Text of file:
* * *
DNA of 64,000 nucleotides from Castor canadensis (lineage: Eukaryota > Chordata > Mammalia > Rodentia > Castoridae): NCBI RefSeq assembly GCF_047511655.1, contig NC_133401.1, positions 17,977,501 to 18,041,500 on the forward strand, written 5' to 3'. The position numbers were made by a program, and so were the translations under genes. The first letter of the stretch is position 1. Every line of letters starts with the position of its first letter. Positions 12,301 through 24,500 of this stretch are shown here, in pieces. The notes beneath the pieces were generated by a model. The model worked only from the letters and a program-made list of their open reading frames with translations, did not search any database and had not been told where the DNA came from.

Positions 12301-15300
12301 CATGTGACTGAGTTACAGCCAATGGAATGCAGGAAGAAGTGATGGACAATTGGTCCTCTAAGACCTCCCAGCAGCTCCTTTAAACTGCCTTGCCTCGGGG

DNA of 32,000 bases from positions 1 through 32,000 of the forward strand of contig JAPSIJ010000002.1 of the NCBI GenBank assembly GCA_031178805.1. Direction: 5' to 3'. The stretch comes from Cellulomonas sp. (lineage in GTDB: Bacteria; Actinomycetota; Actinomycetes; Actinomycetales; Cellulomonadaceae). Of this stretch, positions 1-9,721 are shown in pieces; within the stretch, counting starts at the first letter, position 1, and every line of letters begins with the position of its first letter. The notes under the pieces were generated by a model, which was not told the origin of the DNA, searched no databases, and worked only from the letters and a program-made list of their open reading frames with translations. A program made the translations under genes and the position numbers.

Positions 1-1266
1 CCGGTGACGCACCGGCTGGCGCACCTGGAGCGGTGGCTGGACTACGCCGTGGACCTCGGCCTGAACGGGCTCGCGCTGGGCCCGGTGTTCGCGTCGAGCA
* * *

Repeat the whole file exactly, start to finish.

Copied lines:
DNA of 64,000 nucleotides from Castor canadensis (lineage: Eukaryota > Chordata > Mammalia > Rodentia > Castoridae): NCBI RefSeq assembly GCF_047511655.1, contig NC_133401.1, positions 17,977,501 to 18,041,500 on the forward strand, written 5' to 3'. The position numbers were made by a program, and so were the translations under genes. The first letter of the stretch is position 1. Every line of letters starts with the position of its first letter. Positions 12,301 through 24,500 of this stretch are shown here, in pieces. The notes beneath the pieces were generated by a model. The model worked only from the letters and a program-made list of their open reading frames with translations, did not search any database and had not been told where the DNA came from.

Positions 12301-15300
12301 CATGTGACTGAGTTACAGCCAATGGAATGCAGGAAGAAGTGATGGACAATTGGTCCTCTAAGACCTCCCAGCAGCTCCTTTAAACTGCCTTGCCTCGGGG

DNA of 32,000 bases from positions 1 through 32,000 of the forward strand of contig JAPSIJ010000002.1 of the NCBI GenBank assembly GCA_031178805.1. Direction: 5' to 3'. The stretch comes from Cellulomonas sp. (lineage in GTDB: Bacteria; Actinomycetota; Actinomycetes; Actinomycetales; Cellulomonadaceae). Of this stretch, positions 1-9,721 are shown in pieces; within the stretch, counting starts at the first letter, position 1, and every line of letters begins with the position of its first letter. The notes under the pieces were generated by a model, which was not told the origin of the DNA, searched no databases, and worked only from the letters and a program-made list of their open reading frames with translations. A program made the translations under genes and the position numbers.

Positions 1-1266
1 CCGGTGACGCACCGGCTGGCGCACCTGGAGCGGTGGCTGGACTACGCCGTGGACCTCGGCCTGAACGGGCTCGCGCTGGGCCCGGTGTTCGCGTCGAGCA